In our modern society, baby-proofing and child-proofing have become standard and commonplace. Cautious parents take action to secure or eliminate every small threat or danger their children might face, from cabinet door-locks to bumpers on the edges and corners of fireplaces and furniture.
But in doing so, many have overlooked one of the greatest dangers of all: windows.
In a study released in the journal “Pediatrics” this week, it was found that over 5,000 children in the United States are sent to the emergency room each year due to falls from windows. And the youngest children are those at the greatest risk.
The study was based upon data provided by the U.S. Consumer Product Safety Commission’s National Electronic Injury Surveillance System, covering nearly two decades, from 1990 to 2008. During those years, 98,415 American children were seen in hospital emergency rooms due to a fall from a window. The study did not include falls from car windows, falls through a closed window, falls from treehouse windows, falls from windows in houses under construction, or falls by a child seated on a windowsill back into the room. Thus, around 5,180 children were injured in such falls each year.
Of the children injured, the average age was 5.1 years old. But 64.8% of the injuries from window falls were in children four years of age and under. The peak ages for falls were 1 and 2 years of age. And taking all ages into account, boys sustained slightly more injuries than girls. In older children, nearly half of emergency-room visits due to window falls were known to be the result of risky behavior, such as climbing out a window or intentionally jumping from a window.
There have been considerable advancements in safety in this area in recent years. Both New York City and Boston have put legislation in place to improve safety standards on windows, and have conducted public awareness campaigns aimed at reducing these accidents. Our Chicago child injury lawyers are discouraged that Illinois cities have not followed suit.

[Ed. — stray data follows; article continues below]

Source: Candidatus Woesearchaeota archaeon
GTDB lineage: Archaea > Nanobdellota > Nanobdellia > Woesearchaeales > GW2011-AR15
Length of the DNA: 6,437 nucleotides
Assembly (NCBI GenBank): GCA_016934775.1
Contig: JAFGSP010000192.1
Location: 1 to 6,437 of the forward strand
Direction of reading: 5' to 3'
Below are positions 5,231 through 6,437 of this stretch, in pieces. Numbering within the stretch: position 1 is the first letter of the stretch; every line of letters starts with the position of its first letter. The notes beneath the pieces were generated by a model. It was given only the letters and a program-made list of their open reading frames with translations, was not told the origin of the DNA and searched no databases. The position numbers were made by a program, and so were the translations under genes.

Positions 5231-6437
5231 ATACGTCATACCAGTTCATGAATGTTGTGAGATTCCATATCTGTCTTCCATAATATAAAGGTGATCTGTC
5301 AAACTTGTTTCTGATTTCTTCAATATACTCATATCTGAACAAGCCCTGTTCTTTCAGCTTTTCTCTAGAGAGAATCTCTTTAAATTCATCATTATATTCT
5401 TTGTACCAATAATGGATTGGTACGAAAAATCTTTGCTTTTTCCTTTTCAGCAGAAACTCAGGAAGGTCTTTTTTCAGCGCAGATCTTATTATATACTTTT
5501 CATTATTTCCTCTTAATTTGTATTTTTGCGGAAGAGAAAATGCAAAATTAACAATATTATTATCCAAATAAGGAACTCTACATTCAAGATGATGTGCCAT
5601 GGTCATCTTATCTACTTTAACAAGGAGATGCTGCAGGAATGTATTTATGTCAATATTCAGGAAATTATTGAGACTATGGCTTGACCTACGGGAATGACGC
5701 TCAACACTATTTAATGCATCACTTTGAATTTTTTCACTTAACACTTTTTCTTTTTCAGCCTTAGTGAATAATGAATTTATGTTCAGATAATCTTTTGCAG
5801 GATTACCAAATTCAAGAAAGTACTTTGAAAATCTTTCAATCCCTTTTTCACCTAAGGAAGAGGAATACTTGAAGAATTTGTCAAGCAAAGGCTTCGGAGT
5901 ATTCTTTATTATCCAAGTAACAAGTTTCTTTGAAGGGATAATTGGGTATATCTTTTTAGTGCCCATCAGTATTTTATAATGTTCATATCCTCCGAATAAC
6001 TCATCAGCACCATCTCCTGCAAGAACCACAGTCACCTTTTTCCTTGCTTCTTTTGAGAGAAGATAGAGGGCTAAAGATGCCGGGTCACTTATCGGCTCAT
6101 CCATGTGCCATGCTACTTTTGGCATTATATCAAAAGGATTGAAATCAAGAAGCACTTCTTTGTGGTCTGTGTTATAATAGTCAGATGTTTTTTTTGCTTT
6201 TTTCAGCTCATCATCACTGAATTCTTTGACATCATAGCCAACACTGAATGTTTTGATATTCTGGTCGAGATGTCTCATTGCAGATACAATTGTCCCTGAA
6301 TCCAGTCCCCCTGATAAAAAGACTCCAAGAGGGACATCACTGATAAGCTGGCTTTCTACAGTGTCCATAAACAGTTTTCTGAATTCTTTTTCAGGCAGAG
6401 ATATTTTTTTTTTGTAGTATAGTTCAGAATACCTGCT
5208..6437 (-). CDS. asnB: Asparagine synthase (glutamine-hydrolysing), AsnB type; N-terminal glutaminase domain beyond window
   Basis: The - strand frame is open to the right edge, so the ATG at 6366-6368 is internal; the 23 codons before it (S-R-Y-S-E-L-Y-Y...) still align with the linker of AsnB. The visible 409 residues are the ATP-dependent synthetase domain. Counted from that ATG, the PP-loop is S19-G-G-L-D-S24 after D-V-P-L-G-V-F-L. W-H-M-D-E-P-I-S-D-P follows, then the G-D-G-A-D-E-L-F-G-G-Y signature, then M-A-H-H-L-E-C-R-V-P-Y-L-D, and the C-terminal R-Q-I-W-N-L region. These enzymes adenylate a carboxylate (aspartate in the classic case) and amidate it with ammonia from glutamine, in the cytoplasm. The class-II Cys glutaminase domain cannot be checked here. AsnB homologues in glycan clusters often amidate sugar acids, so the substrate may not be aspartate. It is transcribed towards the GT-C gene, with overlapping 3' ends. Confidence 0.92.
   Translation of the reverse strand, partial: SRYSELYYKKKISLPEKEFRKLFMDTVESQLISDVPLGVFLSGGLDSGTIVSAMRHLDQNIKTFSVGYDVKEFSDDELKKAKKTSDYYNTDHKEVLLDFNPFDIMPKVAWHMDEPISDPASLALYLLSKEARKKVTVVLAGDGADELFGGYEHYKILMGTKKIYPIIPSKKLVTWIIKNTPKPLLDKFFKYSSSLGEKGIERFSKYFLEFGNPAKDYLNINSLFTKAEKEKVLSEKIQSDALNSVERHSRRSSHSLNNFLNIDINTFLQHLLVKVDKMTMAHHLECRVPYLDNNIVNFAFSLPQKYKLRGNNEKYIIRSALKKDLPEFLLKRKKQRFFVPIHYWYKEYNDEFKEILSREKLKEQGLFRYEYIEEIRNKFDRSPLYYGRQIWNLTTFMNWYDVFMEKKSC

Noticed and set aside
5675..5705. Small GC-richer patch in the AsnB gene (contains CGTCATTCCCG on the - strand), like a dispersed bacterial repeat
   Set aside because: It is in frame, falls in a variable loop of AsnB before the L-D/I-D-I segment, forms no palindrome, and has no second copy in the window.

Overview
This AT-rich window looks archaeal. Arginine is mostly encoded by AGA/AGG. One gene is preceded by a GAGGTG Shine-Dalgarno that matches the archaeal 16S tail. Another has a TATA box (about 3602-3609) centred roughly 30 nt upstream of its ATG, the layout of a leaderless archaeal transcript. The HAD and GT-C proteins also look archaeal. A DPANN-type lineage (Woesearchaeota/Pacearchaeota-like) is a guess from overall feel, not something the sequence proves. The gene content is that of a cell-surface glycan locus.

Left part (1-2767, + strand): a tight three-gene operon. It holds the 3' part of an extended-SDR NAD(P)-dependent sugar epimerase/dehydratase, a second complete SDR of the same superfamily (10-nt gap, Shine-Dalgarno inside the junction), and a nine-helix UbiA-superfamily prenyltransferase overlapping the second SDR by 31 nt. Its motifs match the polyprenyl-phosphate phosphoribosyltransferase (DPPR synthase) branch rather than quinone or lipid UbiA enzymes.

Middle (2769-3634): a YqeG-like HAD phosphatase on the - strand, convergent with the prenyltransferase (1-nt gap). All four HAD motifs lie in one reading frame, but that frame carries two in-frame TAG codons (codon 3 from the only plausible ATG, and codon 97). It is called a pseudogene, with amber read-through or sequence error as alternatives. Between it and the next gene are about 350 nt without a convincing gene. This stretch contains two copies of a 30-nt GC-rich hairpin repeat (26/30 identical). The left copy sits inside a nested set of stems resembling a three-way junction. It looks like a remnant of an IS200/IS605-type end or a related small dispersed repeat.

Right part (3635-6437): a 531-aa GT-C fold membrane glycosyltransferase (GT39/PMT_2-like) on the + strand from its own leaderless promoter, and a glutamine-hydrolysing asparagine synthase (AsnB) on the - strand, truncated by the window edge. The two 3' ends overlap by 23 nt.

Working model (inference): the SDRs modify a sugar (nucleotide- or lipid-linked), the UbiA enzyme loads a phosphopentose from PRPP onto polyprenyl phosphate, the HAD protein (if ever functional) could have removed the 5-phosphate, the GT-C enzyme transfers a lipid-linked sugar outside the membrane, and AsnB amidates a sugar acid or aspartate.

Parents should be aware that window screens simply do not prevent window falls. In fact, for those cases where it was known whether a screen was in place prior to the fall, a screen was in place in over 80 percent of cases.
The only way to prevent window falls is to have an appropriate window guard in place. Especially effective are window locks which, when engaged, prevent the window from opening more than four inches. Many newer windows are equipped with such locks, and our accident attorneys recommend that the parents of small children use these safety devices, particularly on second-story windows. Moreover, we urge our local and state legislatures to enact standards requiring that all newly-installed residential windows contain such locks.
It is also important to ensure that all your child’s caregivers are aware of the risk of window falls, and the need to use safety measures to prevent them. Check with your daycare center and ensure that their windows are equipped with proper locks or guards.
If your child was severely injured in a window fall, talk to an attorney about your options. Depending upon the circumstances, you may be entitled to compensation. For example, if you live in a newly constructed home and the windows were not equipped with proper locks, you may wish to take action against the builder. If your child’s fall occurred at a daycare center, you may have a claim against the center or its workers for negligence. And if your window lock or guard failed, you could have a products liability action against the manufacturer.
For a free consultation with a top-rated child injury lawyer at Passen & Powell, call us at (312) 527-4500.